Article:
POULENC'S LAST operas could hardly be more different: Les dialogues des Carmelites, a grand opera about nuns, their spiritual sublimity threatened by a very French revolution; La voix humaine, a tiny monologue in which a woman tortures herself by repeatedly phoning her lover, who wants to cut the connection forever.
Political and religious torment in one, private crisis in the other; and women the fulcrum of both. Poulenc identified completely with his female protagonist. "Blanche," he said of the novice at the centre of Dialogues, "was me, and is still me." Far from being the carefree charmer of musical legend, Poulenc, at least here, plumbed considerable personal depths.
You might think La voix humaine the more likely project for student performance, but Trinity College is nothing if not ambitious and, in Poulenc's centenary year, its staging of Dialogues (sung in English) showed its musical strength in depth: a large orchestra and a cast of dozens gave their all, and if the drama was intermittent, some of the fault may be the opera's. Where Poulenc saw saintliness in the nuns' sacrifices, we might see only misguided waste, yet as the score lines the nuns up at the guillotine, only to deprive them one by one of their heads, it is impossible to remain unmoved. At this moment, Kresimir Dolencic's plain production finds its target.
Poulenc makes heavy demands of his singers, in simply keeping going. The vocal style, taking a lead from Debussy, is an inch away from conversational recitative, with vocal display at a minimum. The singers get through vast amounts of text, so communication is at a premium. These are voices with time to grow, and not everyone got their text across in Spitalfields' rather unyielding acoustic, but there were several successes.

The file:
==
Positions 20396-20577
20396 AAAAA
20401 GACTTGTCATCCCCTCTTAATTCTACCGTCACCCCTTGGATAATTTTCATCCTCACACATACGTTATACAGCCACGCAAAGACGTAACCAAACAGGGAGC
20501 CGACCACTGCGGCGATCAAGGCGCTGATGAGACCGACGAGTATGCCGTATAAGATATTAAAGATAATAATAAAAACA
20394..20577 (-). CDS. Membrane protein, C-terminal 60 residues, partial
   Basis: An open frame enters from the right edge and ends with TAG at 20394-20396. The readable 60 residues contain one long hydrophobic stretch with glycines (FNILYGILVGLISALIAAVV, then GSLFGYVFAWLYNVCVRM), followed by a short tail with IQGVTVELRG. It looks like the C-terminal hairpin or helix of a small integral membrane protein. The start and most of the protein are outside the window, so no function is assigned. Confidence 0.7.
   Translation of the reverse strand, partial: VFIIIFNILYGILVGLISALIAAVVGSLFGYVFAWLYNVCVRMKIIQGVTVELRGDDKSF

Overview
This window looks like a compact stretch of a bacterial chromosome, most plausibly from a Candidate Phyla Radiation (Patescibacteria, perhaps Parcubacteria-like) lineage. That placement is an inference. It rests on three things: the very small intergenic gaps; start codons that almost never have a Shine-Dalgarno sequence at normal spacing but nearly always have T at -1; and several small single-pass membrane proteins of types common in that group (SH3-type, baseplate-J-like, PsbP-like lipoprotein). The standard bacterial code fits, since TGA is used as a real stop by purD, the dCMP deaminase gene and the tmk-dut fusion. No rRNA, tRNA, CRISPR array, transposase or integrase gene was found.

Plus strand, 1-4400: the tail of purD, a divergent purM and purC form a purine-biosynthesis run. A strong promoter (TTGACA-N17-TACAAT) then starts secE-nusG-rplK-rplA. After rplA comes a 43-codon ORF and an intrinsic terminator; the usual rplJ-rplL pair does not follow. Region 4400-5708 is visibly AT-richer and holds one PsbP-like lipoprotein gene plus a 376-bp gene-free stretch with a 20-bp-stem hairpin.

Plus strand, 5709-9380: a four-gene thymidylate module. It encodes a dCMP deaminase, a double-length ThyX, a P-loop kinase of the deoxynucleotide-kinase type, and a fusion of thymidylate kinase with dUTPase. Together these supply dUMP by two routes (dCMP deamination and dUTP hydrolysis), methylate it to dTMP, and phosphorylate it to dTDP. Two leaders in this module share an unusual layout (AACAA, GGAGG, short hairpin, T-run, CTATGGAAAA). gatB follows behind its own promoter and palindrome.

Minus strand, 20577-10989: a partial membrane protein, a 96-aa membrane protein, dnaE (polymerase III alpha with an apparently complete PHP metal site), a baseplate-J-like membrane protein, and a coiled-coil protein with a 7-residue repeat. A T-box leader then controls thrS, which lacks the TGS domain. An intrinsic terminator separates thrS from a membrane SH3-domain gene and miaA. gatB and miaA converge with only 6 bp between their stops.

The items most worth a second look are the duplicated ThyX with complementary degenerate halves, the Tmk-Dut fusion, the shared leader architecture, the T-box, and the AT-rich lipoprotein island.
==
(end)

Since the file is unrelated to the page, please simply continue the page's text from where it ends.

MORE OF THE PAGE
There's not much room for men in Dialogues, but Benjamin Lake makes the marquis a burly, insensitive brute, just the kind of father to drive Blanche to the nunnery. When there, she finds Edel O'Brien's remarkable Prioress, refusing to go gently into God's arms in a death scene of hair-raising intensity: a pity the libretto kills her off so early. Poulenc, though, wanted attention to focus on Blanche and here, in Ksenia Eremina Jones, he has a singer to watch closely. Her diction is clear, she acts well, and the voice is bright, even and expressive: ingredients, with a bit of luck thrown in, on which to build a solid career.
The performances benefited from the precisely sculpted conducting of Andrea Quinn, who also ensured that the orchestra got the measure of Poulenc's ebbing, flowing dramatic pulse. Over the past four years, Trinity's performances at Spitalfields have added considerably to London's operatic life. A shame, then, that for yet more "retail development", the Market Opera building will shortly be demolished. As the rich get richer, culture gets poorer: a familiar story.
Further performance of `Dialogues', Spitalfields Market Opera, 4-5 Lamb Street, E1, 7.30pm, Saturday 13 February, (0171-377 1362)